Can Houseplants Really Clean the World's Smoggiest City?
CEO uses greenery to filter the filthy New Delhi air that doctors said was killing him.
On the roof of an office building in India's capital, the world's smoggiest city, Kamal Meattle has a unique tactic for cleaning the air: a greenhouse with 400 common plants, including mother-in-law's tongue.
Meattle, the CEO of Paharpur Business Centre, has 800 other plants spread throughout the building's lower six floors, greening each room and hallway. Their job: remove soot and other chemicals from the often charcoal-colored outdoor air.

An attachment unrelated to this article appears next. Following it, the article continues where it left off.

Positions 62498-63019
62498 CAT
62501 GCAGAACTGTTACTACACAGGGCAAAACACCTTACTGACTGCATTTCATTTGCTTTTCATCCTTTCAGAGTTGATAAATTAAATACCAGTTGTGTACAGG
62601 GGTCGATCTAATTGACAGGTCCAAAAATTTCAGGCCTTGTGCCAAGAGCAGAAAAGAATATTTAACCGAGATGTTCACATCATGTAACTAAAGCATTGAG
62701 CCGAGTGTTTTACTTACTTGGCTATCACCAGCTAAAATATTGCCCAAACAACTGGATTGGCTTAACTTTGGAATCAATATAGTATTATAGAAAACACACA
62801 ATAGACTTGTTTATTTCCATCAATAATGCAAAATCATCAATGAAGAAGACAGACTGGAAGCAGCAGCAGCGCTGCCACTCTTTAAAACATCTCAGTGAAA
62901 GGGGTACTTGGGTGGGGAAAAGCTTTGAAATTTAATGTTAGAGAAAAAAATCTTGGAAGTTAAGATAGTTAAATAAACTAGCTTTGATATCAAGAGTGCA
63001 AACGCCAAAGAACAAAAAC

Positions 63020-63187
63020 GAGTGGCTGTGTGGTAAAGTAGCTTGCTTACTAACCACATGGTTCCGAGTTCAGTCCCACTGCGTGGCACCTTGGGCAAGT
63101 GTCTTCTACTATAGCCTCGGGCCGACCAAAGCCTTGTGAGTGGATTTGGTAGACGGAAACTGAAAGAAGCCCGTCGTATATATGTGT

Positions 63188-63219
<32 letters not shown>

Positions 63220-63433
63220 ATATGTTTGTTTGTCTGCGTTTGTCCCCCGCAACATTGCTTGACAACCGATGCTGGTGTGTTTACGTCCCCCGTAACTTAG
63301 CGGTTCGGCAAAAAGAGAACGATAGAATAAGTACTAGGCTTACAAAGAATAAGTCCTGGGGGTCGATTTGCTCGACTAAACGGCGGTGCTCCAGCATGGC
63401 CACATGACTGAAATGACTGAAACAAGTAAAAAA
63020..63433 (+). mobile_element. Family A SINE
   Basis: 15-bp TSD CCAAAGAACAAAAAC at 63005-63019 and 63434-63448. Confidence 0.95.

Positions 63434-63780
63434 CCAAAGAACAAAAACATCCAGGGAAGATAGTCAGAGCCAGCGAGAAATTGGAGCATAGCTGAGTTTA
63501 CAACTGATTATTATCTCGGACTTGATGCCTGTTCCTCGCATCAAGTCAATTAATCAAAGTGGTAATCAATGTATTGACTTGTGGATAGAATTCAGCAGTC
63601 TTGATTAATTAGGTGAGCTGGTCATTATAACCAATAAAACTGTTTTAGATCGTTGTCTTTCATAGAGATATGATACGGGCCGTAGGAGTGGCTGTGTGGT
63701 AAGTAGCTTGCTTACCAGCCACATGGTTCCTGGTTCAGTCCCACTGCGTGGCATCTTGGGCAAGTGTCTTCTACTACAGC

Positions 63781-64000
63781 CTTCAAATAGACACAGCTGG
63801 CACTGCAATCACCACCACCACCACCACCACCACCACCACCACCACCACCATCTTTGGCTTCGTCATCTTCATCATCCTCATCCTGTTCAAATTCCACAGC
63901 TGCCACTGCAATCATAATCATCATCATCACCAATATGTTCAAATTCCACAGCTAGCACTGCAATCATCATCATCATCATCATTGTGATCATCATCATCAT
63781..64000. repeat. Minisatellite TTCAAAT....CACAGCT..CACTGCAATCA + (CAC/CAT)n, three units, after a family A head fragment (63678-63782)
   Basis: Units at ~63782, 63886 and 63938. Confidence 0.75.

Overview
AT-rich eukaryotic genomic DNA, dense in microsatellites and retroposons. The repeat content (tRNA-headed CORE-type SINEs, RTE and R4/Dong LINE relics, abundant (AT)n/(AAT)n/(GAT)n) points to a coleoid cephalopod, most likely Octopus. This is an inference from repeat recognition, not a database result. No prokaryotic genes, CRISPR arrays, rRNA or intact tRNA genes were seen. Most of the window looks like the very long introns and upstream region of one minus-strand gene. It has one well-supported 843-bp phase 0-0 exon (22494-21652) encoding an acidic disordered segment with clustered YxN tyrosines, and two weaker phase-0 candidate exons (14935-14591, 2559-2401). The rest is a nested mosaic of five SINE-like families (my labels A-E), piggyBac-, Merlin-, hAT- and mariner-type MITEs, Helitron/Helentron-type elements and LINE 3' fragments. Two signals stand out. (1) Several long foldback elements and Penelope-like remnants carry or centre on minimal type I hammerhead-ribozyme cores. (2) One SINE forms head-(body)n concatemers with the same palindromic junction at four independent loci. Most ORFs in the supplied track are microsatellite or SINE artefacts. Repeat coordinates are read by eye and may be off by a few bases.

In India, where almost no one wears filter masks on the streets as many do in China, Meattle is seen as a radical. He says he's even been dubbed the Mad Hatter of Nehru Place, a high-tech hub that's home to his leafy building and an adjacent lot he converted from a slum into an oasis of 2,000 trees.